Wednesday, November 24, 2010

Emotional Youtube

I haven't yet been spending that much time on Youtube. I feel it's a little overwhelming: where to start and what to look for? But I do get to make my passages, mostly looking up a song before purchasing it from iTunes, or just because a song happens to be a wandering thought in my mind. And when I did, I do have been running into some things that captured my attention, like this "Where the hell is Matt ?" video, that never fails to make me feel happy, for the sheer joy it oozes from it's images and for the incredibly beautiful "Praan".

But there are two other vids I would like to talk about in this post. They're nothing special, yet I find them extraordinary.

The 41st second

"I heard there was a secret chord, that David played and it pleased the Lord"...
I heard Jeff Buckley's version of Leonard Cohen's "Hallelujah" for the first time when I was in my car, on my way to work, and sure enough it came delivered with all the big emotions. Shivers. Tears to my eyes. There will only be a handful of songs in one's lifetime that will have the power to bring that about and "Hallelujah" for me is among that exquisite company. I've been listening to it, heard it so many times in the meantime that the most shiny splendour of the song starts to wear a little thin already, but then all it takes is just to watch this video to restore it to it's simple and glorious beauty. All it takes is to watch that 41st second, where Buckley hits that "secret chord" and to wonder how the Lord could not be pleased ? I've watched several live recordings of the song (there used to be one on Youtube where it had an even more dramatic impact, but it seems not be there anymore). Buckley plays that intro in all sorts of ways, sometimes letting it organically grow out of a disarray of notes, sometimes mumbling some words through the music ... until he gets to this point, where his hand rests for a split second ... and then hits that chord on the strings of his guitar with a strength and a conviction that would make the gods on the Olympus look down to see what's happening. And you know: once he's reached that point, he's ready for the song. From that moment on, the melody converges and he takes you on a journey into that biblical / mystic universe of lovers, saints, prophets ... created by the great Leonard C.

In this live performance in Chicago, it took him 41 seconds to get there, but oh boy, is it worth the wait !!

The Editors

Every year, beginning of July, the young and the beautiful, weary of the exams they just had to sit through in the weeks past, descend "en masse" on this place not too far from Brussels called Werchter to join one of the biggest and best rock-festivals on the continent. Currently a four-day feast, it's almost become a ritual of passage for those youngsters. For quite a few among them, it will be the first time they won't be going home but instead will spend the night in a tent on the camping site adjacent to the festival area, equipped with backpacks full of canned food, cheap beers, rubber boots and plastic bags as cover for the rain that is always a threat around here. Rock Werchter, for four days each year, becomes the center of the world for the mainly adolescent crowd that wants to shirk off the stress of the exams and get high on the music of their heroes.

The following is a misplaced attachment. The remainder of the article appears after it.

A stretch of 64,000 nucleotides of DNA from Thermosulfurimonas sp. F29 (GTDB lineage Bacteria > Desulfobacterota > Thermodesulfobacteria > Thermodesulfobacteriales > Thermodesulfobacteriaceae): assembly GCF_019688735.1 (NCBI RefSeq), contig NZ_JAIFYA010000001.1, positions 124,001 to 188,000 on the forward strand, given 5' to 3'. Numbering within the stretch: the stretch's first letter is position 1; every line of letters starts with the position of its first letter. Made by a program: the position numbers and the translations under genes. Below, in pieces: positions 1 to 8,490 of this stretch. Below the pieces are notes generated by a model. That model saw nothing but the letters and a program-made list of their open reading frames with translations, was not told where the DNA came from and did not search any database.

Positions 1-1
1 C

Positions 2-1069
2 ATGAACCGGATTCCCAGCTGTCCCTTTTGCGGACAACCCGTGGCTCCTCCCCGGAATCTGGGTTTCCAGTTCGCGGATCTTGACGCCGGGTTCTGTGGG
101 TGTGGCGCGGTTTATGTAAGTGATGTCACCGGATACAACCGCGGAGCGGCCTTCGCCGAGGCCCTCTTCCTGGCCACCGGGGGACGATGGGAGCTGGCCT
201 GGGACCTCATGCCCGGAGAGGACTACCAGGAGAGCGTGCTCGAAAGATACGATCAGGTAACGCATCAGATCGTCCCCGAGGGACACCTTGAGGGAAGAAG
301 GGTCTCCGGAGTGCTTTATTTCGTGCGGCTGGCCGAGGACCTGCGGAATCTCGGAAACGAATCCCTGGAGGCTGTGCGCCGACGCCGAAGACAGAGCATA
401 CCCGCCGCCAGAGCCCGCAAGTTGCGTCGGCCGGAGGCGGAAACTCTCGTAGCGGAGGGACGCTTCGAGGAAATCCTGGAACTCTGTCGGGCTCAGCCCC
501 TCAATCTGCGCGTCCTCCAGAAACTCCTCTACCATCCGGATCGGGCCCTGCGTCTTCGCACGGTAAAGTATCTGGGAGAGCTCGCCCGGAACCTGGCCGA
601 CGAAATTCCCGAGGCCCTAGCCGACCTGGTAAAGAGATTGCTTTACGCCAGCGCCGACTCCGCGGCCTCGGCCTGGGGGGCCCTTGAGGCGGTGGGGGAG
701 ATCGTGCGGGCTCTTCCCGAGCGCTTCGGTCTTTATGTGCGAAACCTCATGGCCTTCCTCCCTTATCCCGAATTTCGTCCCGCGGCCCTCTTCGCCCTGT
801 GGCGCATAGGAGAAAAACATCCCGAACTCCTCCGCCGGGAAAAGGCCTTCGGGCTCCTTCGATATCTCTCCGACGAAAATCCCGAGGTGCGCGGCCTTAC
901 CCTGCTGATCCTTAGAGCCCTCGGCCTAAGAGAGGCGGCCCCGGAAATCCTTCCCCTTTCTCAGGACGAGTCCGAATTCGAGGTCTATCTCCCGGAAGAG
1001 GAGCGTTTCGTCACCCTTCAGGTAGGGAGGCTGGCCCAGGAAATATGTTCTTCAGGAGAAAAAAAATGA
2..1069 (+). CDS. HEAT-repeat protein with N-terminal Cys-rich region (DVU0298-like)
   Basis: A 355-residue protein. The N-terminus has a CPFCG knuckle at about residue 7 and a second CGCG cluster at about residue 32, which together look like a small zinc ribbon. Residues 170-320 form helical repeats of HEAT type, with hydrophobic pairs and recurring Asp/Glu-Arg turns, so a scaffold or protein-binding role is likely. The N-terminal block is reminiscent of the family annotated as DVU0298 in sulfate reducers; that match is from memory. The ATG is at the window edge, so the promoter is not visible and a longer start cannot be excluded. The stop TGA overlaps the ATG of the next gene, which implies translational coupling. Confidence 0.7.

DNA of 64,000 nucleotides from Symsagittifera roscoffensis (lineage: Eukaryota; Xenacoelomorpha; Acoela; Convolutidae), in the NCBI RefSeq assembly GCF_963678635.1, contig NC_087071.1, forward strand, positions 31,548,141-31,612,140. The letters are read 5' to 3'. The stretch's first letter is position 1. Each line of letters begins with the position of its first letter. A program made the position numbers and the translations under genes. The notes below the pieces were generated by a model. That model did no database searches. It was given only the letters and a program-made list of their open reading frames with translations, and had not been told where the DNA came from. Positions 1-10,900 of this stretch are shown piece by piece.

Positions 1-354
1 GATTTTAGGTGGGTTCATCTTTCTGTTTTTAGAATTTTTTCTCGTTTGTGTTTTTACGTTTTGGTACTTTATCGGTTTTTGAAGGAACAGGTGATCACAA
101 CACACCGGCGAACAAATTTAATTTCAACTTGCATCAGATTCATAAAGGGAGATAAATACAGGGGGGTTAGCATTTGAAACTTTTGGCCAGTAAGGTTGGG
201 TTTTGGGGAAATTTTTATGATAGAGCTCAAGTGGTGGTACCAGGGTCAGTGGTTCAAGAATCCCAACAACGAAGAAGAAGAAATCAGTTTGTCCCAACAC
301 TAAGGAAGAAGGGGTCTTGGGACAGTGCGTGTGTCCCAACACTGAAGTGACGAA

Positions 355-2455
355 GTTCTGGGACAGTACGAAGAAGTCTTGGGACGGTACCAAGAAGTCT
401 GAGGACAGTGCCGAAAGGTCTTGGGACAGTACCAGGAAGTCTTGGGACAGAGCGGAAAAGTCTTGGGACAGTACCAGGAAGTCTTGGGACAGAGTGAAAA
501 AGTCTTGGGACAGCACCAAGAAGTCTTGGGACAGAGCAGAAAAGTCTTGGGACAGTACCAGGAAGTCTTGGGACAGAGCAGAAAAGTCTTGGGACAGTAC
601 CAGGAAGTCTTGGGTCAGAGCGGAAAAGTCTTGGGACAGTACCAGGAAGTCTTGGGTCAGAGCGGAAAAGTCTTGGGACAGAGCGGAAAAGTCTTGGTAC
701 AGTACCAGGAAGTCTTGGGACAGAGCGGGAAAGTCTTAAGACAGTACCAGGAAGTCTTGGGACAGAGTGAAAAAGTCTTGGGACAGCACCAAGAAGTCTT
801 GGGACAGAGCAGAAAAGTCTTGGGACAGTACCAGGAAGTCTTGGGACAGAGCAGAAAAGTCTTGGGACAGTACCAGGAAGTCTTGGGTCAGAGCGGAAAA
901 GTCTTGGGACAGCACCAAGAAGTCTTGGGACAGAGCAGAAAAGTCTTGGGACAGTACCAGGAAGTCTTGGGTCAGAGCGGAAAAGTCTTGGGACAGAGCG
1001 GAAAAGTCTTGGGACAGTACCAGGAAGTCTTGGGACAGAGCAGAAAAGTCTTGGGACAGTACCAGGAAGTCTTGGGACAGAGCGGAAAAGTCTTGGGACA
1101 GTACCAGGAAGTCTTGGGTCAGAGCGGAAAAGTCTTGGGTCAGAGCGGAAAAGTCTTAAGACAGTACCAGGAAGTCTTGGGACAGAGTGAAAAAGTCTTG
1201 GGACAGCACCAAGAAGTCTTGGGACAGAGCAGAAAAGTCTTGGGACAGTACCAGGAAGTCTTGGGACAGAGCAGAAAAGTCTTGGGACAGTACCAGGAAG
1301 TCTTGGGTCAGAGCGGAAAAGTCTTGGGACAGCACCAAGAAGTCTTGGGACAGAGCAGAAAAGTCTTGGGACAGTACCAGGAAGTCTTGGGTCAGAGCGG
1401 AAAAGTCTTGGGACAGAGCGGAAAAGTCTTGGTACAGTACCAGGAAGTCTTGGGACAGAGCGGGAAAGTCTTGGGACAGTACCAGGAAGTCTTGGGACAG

This year, under some of the best sun this festival has ever seen, the british rockband from Birmingham "The Editors" with lead singer Tom Smith were taking the crowd through their play-list when they got to this magnificent "No Sound But the Wind". Smith, solo on the piano, sets in with this Nick Cave-like voice on the dramatic story of the song and silences the crowd in awe. Hands go up, sixty-thousand people intently listening to  a very fine piece of music. But then the camera, that up till then had randomly been scouring the crowd, picks up on this boy in the middle of that mass of people. Eyes closed, face drawn as if he feels the pain of every word coming from that stage deep into his own soul, he sings along with Smith in absolute sync. Camera pans away, as if to respect the trance of that boy. Pans back ... and the crowd is picking up the image on the large screens next to the stage, starts gently to roar and to applaud. The boy is yet unaware. Hands in the air. Shouting in silence. The world around him does no longer exist. There's only that pain that needs to find a way out. Tom Smith, behind his piano, is now picking up the scene from among the crowd. Smiles. Sings "Help me to carry the fire". The boy is still mesmerized, but finally notices himself being the focal point of all the intention. Shies away ... but not before he has initiated a massive round of applause.

As I was watching that video, I was asking myself: when was the last time you had been so totally "begeisterd", so totally smitten that nothing else seemed to matter anymore ? When was the last time you had so totally let go as this boy among a crowd that dwarfed him like a drop in the sea ?

And I had the answer to that question ... To my great relief, I found it hadn't been too long ago. At age forty-three, I was happy to know that some things were still able to touch me, maybe not as obvious as in this video, but probably as deep as the effect "No Sound but the Wind" had on this boy.

Thank you Youtube and thank you to whoever was behind the camera for picking this up.
Moments and images to cherish.

Sincerely Yours.

1 comment:

  1. Thanks so much, Rudi. This rebdition of Hallelujah totally gave me goosebumps: very raw, and stripped naked, down to the essentials.
    Well written, honest peace of writing, Rudi!
    Good night,